Karst spring measurements assess biogeochemical processes occurring within groundwater contributing areas to springs (springsheds) but can only provide aggregated information. To better understand spatially distributed processes that comprise these aggregated measures, we investigated aquifer denitrification evidence in groundwater wells (n = 16) distributed throughout a springshed in the Upper Floridan aquifer in northern Florida. Aquifer geochemistry, nitrate isotopes, and dissolved gases were compared against similar measurements at the spring outlet to evaluate spatial heterogeneity of denitrification evidence in relation to land surface–aquifer connectivity. Sample locations spanned spatial variation in recharge processes (i.e., diffuse vs. focused recharge) and proximity to sources of denitrification reactants (e.g., wetlands). Although no distinct spatial pattern in denitrification was uncovered, excess dissolved N2 gas measurements were only above detection in the unconfined springshed, with some evidence of a wetland proximity effect. Measured oxidation–reduction potential and dissolved oxygen poorly predicted denitrification, indicating that measured denitrification may be occurring upgradient from sampled wells. Despite dramatic spatial chemical heterogeneity across wells, mean values for recharge nitrate concentrations (0.02 to 5.56 mg N L−1) and excess N2 from aquifer denitrification (below detection to 1.37 mg N L−1) corresponded reasonably with mean spring outlet measurements for initial nitrate (0.78 to 1.36 mg N L−1) and excess N2 (0.15 to 1.04 mg N L−1). Congruence between groundwater and spring measurements indicates that combining sampling at the spring outlet and across the springshed is useful for understanding spatial aquifer denitrification. However, this approach would be improved with a high‐density sampling network with transects of wells along distinct groundwater flow paths.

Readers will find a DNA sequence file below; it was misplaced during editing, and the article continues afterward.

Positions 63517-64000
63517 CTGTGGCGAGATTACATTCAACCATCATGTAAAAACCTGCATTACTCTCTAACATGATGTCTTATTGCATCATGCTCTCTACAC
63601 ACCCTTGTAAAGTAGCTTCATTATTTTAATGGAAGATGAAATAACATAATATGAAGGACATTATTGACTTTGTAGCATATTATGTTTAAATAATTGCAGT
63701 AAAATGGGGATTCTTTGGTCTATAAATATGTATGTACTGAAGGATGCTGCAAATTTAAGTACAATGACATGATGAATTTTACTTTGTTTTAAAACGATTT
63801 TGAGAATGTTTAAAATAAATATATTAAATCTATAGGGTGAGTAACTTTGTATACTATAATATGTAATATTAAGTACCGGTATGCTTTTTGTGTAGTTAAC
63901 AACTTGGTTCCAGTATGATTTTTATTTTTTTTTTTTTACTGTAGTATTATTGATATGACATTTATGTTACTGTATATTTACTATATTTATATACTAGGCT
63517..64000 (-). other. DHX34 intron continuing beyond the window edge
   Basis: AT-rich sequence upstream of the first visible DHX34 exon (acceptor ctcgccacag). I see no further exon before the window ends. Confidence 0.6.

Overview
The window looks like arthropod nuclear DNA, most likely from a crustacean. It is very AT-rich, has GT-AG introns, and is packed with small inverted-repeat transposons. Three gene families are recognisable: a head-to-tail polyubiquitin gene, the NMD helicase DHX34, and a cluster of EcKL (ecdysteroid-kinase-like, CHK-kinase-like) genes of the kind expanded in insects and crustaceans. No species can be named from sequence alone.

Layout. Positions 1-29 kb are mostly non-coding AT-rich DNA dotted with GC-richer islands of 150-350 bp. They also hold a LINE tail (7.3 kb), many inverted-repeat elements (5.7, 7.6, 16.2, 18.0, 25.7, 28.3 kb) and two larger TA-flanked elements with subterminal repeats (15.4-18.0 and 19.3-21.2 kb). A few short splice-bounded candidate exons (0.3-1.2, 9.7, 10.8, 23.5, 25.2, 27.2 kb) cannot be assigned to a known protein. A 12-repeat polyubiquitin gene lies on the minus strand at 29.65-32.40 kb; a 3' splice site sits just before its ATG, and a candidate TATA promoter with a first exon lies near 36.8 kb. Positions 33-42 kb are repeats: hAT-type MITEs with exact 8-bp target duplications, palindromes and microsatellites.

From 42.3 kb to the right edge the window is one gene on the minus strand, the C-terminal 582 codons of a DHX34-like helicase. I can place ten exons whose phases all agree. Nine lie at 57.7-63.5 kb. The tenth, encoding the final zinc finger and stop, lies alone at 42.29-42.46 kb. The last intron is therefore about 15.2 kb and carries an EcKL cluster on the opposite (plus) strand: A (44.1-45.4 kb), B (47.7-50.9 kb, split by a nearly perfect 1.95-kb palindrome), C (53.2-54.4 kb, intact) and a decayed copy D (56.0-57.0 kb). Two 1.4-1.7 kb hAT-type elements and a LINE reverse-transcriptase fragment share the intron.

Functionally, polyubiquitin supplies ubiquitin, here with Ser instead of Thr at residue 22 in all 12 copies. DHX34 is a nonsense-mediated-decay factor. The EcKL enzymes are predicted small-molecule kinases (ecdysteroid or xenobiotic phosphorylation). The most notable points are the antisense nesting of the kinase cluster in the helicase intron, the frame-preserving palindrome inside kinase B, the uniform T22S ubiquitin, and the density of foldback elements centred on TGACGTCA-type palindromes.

|Publication Subtype||Journal Article|
|Title||Spatially distributed denitrification in a karst springshed|
|Series title||Hydrologic Processes|
|Contributing office(s)||California Water Science Center|
|Google Analytic Metrics||Metrics page|